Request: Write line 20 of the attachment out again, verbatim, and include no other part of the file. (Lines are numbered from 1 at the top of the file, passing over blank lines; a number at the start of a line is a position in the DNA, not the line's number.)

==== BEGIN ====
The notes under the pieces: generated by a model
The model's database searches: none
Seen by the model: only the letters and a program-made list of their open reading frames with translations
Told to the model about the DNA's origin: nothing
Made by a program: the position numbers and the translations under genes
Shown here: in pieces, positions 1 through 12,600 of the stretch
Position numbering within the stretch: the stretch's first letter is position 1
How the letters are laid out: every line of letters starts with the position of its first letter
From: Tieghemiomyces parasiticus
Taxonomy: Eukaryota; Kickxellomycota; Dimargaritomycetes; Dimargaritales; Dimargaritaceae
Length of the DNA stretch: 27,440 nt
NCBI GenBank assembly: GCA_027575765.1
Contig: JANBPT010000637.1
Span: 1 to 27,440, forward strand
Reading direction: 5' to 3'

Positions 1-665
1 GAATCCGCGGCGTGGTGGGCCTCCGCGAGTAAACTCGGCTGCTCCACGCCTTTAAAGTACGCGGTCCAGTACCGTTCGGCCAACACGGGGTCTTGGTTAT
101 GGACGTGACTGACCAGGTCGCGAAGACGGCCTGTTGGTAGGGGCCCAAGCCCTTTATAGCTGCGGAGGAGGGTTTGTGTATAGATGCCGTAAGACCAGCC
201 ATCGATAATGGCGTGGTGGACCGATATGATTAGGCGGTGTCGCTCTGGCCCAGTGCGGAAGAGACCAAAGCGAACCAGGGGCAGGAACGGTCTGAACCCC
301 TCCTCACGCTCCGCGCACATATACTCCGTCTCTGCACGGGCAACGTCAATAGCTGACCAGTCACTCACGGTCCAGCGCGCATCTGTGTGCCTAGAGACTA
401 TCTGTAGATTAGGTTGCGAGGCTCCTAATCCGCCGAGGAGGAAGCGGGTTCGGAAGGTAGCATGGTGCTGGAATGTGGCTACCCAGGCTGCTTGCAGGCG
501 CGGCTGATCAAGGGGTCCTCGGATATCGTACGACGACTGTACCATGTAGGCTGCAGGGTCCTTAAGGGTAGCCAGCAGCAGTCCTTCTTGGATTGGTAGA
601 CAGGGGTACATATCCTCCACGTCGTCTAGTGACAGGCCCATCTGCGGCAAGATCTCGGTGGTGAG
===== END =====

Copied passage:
301 TCCTCACGCTCCGCGCACATATACTCCGTCTCTGCACGGGCAACGTCAATAGCTGACCAGTCACTCACGGTCCAGCGCGCATCTGTGTGCCTAGAGACTA